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vers !---Where shall I go?---ha !---a window with a balcony !---I shall conceal myself in that balcony, and if you betray me
[Exit into balcony.
Enter Sir BAMBER, and Mrs. SEYMOUR. Sir Bamber. Now, sir, produce the ladyrestore her to her unhappy mother-Why, what's the fool staring at ?-look at me-look in my face.
Ap-Hazard. I do--and a more ill-omen'd visage never crossid me—there's fatality in every furrow-a scrape in every wrinkle, and a devin O. U. T.-out, with a black and brown fnoutout : pout : out.
Enter TOM SEYMOUR.
Well, Sir-have you seen your sister ?
Tom. I have I acquit you, Sir Bamber~You are innocent—But O! you fountain of all iniquity-slaying hold of Ap-Hazard )--you rockyou quicksand-you whirlpool !-how dare you decoy my sister to these lodgings ?
Ap-Hazard. The stars foretel a watery grave and lo !here comes the mighty master of the art of sinking to fhew me to the bottom--How did you feel when you were drown'd ?
Tom. Not half what you will when I loot you on my quarter deck-Lady Danvers is in this house-I have seen her.
Sir Bamber. There !now hav'nt I been libel'd? has’nt Miss Union been lampoon’d ?-and won't I have you pillored, fir, for saying that volume of virtue was in these apartments ?
Tom. I said she sent this Tornado a love letter (pointing to Ap-Hazard)—and I'm sure she has brass enough to-mess !-don't weep so, mother: I'm not us'd to salt water, and you'll make me cry too.
Mrs. Seymour. I could have borne any thing but this--to see my child disgrac'd !-her' reputation sullied !-Oh, my fon!
Tom. (crying.) Hang it!—I'm sorry I said I saw her, now; but looking up to see if the wind blew fair for Putney, I spied her in the balcony.
Sir Bamber. In the balcony !--What there?
Tom. (ftill crying. )Yes: there that pirate has conceal'd my loft-unhappy sister.
Sir Bamber. I'll have her out.
Sir Bamber. I will to vindicate my own and Miss Union's character~(throws up window, and leads on Miss Union.) This way, Lady Danvers the devil !--my intended wife,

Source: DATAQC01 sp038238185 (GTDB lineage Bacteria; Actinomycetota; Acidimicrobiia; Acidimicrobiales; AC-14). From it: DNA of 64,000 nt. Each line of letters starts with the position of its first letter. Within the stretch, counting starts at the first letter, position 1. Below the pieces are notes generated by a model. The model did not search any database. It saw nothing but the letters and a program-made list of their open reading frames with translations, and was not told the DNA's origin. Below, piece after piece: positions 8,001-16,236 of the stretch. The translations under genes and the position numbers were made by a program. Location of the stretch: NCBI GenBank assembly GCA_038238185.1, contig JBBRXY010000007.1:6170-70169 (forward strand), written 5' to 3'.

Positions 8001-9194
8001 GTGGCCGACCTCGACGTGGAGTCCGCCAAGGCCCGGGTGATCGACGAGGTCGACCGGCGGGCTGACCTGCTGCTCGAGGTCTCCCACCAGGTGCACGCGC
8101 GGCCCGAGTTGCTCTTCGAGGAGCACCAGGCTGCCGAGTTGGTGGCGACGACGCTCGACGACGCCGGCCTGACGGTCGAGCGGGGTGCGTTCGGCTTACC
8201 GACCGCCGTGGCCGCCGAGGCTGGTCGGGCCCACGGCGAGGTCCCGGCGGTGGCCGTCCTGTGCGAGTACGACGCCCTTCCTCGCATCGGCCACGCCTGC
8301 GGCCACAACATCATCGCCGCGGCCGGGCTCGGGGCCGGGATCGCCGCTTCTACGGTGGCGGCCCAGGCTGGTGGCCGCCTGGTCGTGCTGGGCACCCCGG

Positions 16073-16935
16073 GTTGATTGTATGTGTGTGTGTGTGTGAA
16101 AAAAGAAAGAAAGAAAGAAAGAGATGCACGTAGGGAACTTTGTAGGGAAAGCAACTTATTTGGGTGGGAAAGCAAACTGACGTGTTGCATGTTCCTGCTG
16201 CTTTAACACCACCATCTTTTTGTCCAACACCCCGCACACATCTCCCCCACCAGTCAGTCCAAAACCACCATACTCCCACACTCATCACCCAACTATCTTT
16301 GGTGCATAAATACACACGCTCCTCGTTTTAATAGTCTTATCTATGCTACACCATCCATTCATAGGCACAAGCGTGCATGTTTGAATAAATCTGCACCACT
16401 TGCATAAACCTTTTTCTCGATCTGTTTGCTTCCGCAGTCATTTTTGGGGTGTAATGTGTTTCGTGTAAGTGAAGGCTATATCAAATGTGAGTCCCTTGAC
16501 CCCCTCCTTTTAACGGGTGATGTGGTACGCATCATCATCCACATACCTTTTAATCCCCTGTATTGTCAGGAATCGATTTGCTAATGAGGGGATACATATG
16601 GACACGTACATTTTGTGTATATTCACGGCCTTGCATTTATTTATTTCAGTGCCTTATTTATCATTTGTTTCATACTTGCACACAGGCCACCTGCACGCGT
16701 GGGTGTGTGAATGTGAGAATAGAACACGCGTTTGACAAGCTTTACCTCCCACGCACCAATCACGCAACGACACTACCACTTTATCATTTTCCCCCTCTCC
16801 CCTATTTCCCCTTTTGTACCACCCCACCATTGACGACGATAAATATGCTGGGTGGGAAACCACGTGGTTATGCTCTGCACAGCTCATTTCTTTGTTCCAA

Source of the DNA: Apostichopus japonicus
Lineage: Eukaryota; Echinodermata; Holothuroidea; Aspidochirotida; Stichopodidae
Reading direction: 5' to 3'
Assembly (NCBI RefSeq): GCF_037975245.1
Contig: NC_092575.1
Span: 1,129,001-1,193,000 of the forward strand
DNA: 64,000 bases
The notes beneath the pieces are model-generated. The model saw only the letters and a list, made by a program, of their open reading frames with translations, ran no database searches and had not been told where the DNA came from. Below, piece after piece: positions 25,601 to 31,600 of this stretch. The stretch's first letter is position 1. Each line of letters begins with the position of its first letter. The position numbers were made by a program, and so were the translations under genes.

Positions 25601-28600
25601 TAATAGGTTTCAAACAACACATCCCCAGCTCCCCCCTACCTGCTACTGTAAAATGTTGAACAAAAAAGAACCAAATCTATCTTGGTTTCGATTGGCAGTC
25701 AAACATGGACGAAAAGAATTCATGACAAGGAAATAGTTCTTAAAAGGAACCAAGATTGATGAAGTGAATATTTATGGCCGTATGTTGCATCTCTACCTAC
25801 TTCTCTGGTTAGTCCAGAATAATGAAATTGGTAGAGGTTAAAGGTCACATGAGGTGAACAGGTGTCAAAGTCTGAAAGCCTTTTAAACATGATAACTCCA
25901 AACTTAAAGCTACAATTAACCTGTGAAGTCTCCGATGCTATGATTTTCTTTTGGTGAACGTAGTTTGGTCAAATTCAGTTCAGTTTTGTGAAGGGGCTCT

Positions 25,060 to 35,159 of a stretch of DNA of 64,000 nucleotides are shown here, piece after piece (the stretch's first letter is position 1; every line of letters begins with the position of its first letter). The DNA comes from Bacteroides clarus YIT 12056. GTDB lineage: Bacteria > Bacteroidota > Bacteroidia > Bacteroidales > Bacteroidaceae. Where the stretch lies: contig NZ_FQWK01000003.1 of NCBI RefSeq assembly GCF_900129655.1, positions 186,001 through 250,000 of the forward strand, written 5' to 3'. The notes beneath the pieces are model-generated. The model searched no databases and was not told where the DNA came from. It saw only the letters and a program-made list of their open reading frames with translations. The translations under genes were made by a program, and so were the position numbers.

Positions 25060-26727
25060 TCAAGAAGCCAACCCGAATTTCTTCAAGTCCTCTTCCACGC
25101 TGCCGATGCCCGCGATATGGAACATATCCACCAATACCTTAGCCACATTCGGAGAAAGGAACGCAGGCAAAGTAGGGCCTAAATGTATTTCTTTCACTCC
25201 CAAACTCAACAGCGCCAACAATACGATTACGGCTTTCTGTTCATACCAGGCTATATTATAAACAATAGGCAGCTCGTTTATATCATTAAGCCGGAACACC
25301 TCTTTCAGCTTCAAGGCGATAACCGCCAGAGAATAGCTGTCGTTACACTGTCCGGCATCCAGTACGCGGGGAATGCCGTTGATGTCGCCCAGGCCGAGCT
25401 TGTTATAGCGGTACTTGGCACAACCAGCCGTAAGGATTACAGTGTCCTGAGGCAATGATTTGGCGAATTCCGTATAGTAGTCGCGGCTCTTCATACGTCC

Ap-Hazard. What's to pay?
Ap-Hazard. Ha! ha! ha!-am not I the only unlucky one ?--have I got a companion in my misfortunes ?Ha! ha! till this moment I stood alone—now here's a joint paymaster !-(Sees Sir. Bamber looking melancholy) -What! another unlucky one!--Mrs. Seymour too !
-Oh!--if I go to the bottom, here'll be a jolly party to sink
Mrs. Seymour. I'm so overjoy'd to find my daughter innocent, I have not pow'r to censure my false friend.-(t0 Tom.) -How came you, Gr, to take this lady for your lister?
Tom. That's what puzzles me Mess !
-1 don't know whether it was the front of her I saw-for now-a-days women are so bamboozl'd in their rigging, there's no telling the stem from the stern.
Ap-Hazard. Your sister is gone to Mrs. Seymour's with her huiband; and Miss Union
Miss Union. Sir-I'll speak for myself—Sir Bamber-Mrs. Seymour-I came to these apartments in search of Lady Danvers ; and hearing music in the street, I ftept into the balcony to listen to my favourite tune--an old song of Chaucer's--the nightingale and
Sir Bamber. The cuckoo !-Oh! oh! oh!
Tom. Come, papa—as we're once more friends, let's bear a hand together-let's steer to the club and drink Juliana's health in a thousand bumpers -Good night, mother-and to speak authorically, don't you think Sir Bamber and Miss Union will bind up neatly together?
Ap-Ilazard. Yes: and if he means to have prints in his edition of Chaucer, let me recommend for the frontispiece, a view of the balcony !-Mrs. Seymour, you're always welcome to your husband's apartments—Bam, yours.-Come, my noble fon-in-law-henceforth I'll not be troublesome to you, for now Fortune has found fombedy else to make a fool of, I hope she'll give me a holiday ! -she'll forget me, but dam’me, I'll remember her, as long as I've a memory ! [Exit with Tom.
Miss Union. There's nothing else, I believe, so l'll follow
Mrs. Seymour. Stay, madam–I deserve what I have suffered for my credulity, but my daughter has merited a happier fate, and I hope this lesson
may be learnt from your conduct and my ownthat to make love a trade-to convert marriage into merchandize, and dispose of a child to the highest bidder; is prostituting the noblett passion of the human heart.
[Exeunt. Sir Bamber. Finis.
END OF THĘ FOURTH ACT.
SCENE.-An Apartment at Mrs. SEYMOUR’s.
Enter Mrs. SEYMOUR and Ap-HAZARD:
Mrs. Seymour. Lady Danvers to go out without seeing me! to quit my house so soon after her return to it, and then be found at Mr. Orville's alone, and in close conversation with him ? ---tell me, fir:---you say you saw her there. .
Ap-Hazard. I say, my luck has turn'd--adieu ! Mrs. Seymour. Nay; are you going ?
Ap-Hazard. Directly--- I want a second, and as the noble Captain's not within, I must seek one elsewhere I am a man of honour now---I have fought Sir Charles---mean to fight Orville---so good day.
Mrs. Seymour. Fought Sir Charles Danvers!
Ap-Hazard. To be sure---why, you know nothing---I'll tell you how it was---he followed me to La Fleece'em's, and insisted on immediate fatiffaction---not being in luck---that is, my courage not coming when I call'd it, I demur'd---then the members rose, lock'd the door, and call’d me a slıycock !---forced this pistol into my hand---when I found there was nothing else left for it, I fought like a lion; and now I am ready to fight any boily, ---man, woman, and child---but first I'll shoot
your friend, Orville.
Mrs. Seymour. He is no longer a friend of mine --his perfecution of Sir Charles, who he means to